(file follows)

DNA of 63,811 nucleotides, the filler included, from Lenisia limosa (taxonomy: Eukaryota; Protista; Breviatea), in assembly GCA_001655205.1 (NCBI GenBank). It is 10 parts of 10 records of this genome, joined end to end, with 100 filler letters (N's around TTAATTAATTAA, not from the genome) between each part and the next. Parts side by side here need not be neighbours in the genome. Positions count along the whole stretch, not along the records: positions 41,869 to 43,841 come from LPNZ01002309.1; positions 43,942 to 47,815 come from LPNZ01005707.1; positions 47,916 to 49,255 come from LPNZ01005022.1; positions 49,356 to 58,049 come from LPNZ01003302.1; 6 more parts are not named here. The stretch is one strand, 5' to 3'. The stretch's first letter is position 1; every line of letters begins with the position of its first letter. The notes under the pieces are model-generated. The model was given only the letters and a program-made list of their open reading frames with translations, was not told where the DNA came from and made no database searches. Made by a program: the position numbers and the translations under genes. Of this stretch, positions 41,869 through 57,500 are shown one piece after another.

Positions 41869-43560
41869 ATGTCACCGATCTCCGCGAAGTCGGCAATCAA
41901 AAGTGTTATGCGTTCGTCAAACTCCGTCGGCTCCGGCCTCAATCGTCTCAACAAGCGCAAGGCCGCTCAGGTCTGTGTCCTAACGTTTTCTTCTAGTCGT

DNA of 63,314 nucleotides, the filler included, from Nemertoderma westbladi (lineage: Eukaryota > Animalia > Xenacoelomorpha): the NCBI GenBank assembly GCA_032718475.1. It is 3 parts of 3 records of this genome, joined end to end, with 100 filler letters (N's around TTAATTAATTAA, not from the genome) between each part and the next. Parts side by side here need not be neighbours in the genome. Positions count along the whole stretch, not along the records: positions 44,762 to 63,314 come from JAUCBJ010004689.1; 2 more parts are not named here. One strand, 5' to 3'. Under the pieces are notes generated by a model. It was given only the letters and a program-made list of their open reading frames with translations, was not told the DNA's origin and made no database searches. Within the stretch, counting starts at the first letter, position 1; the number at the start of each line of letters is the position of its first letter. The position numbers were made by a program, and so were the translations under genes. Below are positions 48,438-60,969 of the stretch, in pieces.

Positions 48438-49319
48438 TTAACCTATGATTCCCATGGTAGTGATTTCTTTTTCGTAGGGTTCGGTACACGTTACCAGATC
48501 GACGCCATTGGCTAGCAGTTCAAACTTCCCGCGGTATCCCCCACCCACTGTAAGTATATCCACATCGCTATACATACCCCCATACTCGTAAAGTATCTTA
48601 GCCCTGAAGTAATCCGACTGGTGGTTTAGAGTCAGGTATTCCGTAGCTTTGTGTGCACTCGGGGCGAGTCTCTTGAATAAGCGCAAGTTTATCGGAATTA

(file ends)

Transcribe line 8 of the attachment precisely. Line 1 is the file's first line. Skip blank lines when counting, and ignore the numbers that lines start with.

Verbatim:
48501 GACGCCATTGGCTAGCAGTTCAAACTTCCCGCGGTATCCCCCACCCACTGTAAGTATATCCACATCGCTATACATACCCCCATACTCGTAAAGTATCTTA